Monday, July 23, 2012
A couple of academics who, in their own words, had "[drunk] the Kool-Aid on
collaborative consumption, on sharing" decided to study Zipcar customers. The car rental company actively
cultivates the notion that its customers form some sort of pristine virtual
hippie commune, but what the study found was, oddly enough, a collection of
individuals who just wanted to rent cars for a variety of reasons.
Perhaps more instructive than the fact that this news comes as a surprise to academics and journalists is why it does: The researchers and the journalist reporting this at The Atlantic wrongly assume that selfishness is wrong and do not really know the difference between acting in one's own actual self-interest and simply preying on others.
"We really thought this would be very pro-social, pro-collaboration, pro-environment. We were starting with this theoretical baggage," [Fleura] Bardhi says. And then she and [Giana] Eckhardt conducted in-depth interviews with 40 Zipcar drivers in Boston. "And when we looked at the data, we were not finding any community," she says. "People were very utilitarian, very individualistic."It is interesting to see some of what passes for "individualistic" and "utilitarian" later in this story: customers stealing items left behind in cars by previous customers or doing things with the cars (e.g., double parking, generally being careless, or driving while intoxicated with marijuana) that they wouldn't do with their own cars. In other words, you have a sort of tragedy of the commons meets capitalism. It is to the extent that Zipcar acts as an "enforcer" (i.e., protects property rights) and not like a "community" that short-range behavior by irreponsible individuals is curtailed and customers are happy. No wonder so many eventually want to own their own cars, having taken even this whiff of communal ownership!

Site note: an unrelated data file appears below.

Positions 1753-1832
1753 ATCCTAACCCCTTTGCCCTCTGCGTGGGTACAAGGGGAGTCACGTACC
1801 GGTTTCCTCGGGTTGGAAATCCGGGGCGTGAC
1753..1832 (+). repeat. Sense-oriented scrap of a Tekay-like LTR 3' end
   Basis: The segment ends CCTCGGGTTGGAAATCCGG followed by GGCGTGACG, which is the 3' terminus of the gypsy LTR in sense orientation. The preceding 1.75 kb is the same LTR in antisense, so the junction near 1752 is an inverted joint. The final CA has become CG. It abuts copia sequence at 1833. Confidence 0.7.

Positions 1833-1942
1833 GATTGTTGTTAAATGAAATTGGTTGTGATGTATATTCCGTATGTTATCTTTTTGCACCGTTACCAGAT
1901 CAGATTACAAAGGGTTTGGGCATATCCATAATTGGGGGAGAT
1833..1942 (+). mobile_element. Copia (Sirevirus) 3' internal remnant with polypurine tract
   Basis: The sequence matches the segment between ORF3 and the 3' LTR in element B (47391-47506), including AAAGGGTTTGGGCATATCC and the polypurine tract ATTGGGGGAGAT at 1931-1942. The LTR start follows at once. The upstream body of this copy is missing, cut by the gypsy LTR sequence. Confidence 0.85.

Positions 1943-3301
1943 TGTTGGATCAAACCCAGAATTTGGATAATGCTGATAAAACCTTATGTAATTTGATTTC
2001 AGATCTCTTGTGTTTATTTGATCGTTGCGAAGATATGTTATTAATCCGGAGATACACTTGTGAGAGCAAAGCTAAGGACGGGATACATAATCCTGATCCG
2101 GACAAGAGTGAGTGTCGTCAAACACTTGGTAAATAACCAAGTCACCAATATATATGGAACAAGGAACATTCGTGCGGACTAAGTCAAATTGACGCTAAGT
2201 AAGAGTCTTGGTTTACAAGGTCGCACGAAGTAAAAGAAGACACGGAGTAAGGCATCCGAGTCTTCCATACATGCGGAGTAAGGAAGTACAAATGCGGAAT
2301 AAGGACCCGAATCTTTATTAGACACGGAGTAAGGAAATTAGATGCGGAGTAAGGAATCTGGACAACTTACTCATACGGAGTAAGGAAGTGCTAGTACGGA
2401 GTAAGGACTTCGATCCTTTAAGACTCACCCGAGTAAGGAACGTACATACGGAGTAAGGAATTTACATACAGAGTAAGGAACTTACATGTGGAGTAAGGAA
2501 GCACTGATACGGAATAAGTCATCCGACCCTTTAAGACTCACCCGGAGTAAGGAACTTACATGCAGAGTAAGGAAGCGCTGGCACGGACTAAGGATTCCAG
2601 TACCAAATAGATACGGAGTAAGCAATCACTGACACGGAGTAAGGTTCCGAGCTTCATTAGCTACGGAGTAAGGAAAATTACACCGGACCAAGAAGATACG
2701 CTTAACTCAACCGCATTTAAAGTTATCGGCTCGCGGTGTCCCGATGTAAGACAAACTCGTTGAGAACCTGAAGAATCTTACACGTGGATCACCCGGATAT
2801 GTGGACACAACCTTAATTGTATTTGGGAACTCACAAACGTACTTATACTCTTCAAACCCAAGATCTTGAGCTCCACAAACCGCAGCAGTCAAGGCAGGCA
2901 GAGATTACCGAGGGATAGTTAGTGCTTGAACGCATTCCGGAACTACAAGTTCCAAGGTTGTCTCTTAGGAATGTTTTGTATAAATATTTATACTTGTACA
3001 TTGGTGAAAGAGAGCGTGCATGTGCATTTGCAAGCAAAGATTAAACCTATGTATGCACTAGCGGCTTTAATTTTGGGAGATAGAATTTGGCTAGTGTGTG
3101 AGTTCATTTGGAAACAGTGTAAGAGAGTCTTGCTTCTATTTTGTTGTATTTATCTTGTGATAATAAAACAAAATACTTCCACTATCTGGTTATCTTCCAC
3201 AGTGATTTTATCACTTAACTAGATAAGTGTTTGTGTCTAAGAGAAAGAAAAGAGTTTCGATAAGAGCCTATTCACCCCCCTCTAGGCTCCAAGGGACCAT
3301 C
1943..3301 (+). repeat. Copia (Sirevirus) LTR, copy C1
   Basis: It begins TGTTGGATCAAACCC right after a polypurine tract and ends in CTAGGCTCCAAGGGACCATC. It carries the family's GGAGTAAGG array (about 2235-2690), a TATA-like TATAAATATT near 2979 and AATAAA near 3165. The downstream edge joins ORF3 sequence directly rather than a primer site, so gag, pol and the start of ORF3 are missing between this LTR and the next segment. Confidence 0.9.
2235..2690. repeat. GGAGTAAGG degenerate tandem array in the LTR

[J]ust about everyone Bardhi and Eckhardt interviewed hopes to one day own their own car. In the meantime, they feel no sense of shared ownership over Zipcars. They aren't particularly connected to each other and don't want to be. And they view Zipcar itself as the enforcer that keeps other drivers from screwing them over, not as the facilitator of a community.
Stealing, carelessness, and recklessness are anything but selfish. And attempting to form a "community" by pretending that there is no need to protect property rights or that everyone will behave responsibly (i.e., in their best self-interest) is a fool's errand. Zipcar should quit paying homage to collectivism and proudly tout itself as the innovative short-term individual transportation provider that it is.